Acute Disseminated Encephalomyelitis (ADEM) and Increased Intracranial Pressure Associated With Anti–Myelin Oligodendrocyte Glycoprotein Antibodies

Research output: Contribution to journalArticle


Background: The presence of antibodies to the myelin oligodendrocyte glycoprotein (MOG) has been identified in about 40% of children with acute disseminated encephalomyelitis (ADEM). The objective of this report was to describe three fulminant cases of ADEM complicated by increased intracranial pressure associated with the presence of the anti-MOG antibodies. Methods: This is a retrospective case series. Informed consent was obtained from the concerned patients or caregivers. Results: High intracranial pressure associated with ADEM in the presence of MOG antibodies can result in cerebral edema, herniation, prolonged hospital stay (average intensive care unit stay: 22 days, average hospital stay: 50.6 days), and long-term disability. Conclusion: Increased intracranial pressure complicating MOG antibody—related ADEM is a unique finding in our cases. This can complicate the clinical picture of ADEM and confers high morbidity. Long-term immunosuppression is warranted in selected cases with persistent seropositivity.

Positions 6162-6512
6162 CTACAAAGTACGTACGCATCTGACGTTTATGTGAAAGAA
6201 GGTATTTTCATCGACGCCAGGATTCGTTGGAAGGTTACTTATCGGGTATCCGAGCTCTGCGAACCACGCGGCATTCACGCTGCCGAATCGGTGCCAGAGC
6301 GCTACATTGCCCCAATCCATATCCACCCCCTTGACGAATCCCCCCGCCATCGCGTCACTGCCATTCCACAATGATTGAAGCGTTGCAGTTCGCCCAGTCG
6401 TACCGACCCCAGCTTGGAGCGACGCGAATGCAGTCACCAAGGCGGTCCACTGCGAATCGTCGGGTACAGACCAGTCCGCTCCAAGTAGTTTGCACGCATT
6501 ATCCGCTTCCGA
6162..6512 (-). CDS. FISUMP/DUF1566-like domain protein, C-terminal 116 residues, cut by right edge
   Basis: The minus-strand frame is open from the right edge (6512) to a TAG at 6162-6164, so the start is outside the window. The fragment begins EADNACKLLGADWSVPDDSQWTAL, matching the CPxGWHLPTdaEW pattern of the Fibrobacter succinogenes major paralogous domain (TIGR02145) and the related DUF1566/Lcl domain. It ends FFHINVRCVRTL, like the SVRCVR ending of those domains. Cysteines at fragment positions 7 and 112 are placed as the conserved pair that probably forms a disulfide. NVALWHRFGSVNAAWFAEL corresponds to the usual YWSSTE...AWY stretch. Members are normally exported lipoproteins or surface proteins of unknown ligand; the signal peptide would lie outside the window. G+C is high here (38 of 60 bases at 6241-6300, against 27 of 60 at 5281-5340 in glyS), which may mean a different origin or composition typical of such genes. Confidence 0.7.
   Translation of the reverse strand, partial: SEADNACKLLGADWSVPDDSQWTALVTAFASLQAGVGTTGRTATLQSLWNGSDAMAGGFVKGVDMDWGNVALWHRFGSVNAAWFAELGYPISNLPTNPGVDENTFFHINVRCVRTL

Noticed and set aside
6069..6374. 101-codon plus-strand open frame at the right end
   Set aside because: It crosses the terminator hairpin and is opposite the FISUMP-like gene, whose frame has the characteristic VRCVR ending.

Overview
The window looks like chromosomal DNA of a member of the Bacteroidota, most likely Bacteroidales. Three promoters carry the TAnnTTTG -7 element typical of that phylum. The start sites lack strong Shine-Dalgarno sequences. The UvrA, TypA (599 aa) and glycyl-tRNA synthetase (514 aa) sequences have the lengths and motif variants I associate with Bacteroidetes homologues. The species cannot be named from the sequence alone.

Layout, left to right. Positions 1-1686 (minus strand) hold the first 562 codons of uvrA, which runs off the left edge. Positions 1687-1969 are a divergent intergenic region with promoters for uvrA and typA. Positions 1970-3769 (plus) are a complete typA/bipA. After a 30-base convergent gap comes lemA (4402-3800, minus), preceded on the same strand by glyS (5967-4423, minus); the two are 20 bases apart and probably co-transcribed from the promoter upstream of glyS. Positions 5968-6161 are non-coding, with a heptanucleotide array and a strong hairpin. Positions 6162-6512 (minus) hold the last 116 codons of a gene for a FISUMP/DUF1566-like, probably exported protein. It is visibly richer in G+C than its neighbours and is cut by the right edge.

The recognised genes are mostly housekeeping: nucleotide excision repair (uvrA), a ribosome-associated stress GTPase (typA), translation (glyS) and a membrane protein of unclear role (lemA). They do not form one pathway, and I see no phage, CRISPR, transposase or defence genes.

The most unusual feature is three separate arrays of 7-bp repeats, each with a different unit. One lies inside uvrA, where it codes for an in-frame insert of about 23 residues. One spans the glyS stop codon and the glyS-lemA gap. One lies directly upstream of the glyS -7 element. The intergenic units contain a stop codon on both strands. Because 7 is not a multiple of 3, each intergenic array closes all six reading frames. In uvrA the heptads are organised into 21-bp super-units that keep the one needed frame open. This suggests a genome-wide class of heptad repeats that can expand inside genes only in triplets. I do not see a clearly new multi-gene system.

Original languageEnglish (US)
JournalPediatric Neurology
Publication statusPublished - Jan 1 2019



  • Acute disseminated encephalomyelitis
  • Cerebral edema
  • Herniation
  • Intracranial pressure
  • Myelin oligodendrocyte Glycoprotein
  • Optic neuritis

ASJC Scopus subject areas

  • Pediatrics, Perinatology, and Child Health
  • Neurology
  • Developmental Neuroscience
  • Clinical Neurology

Cite this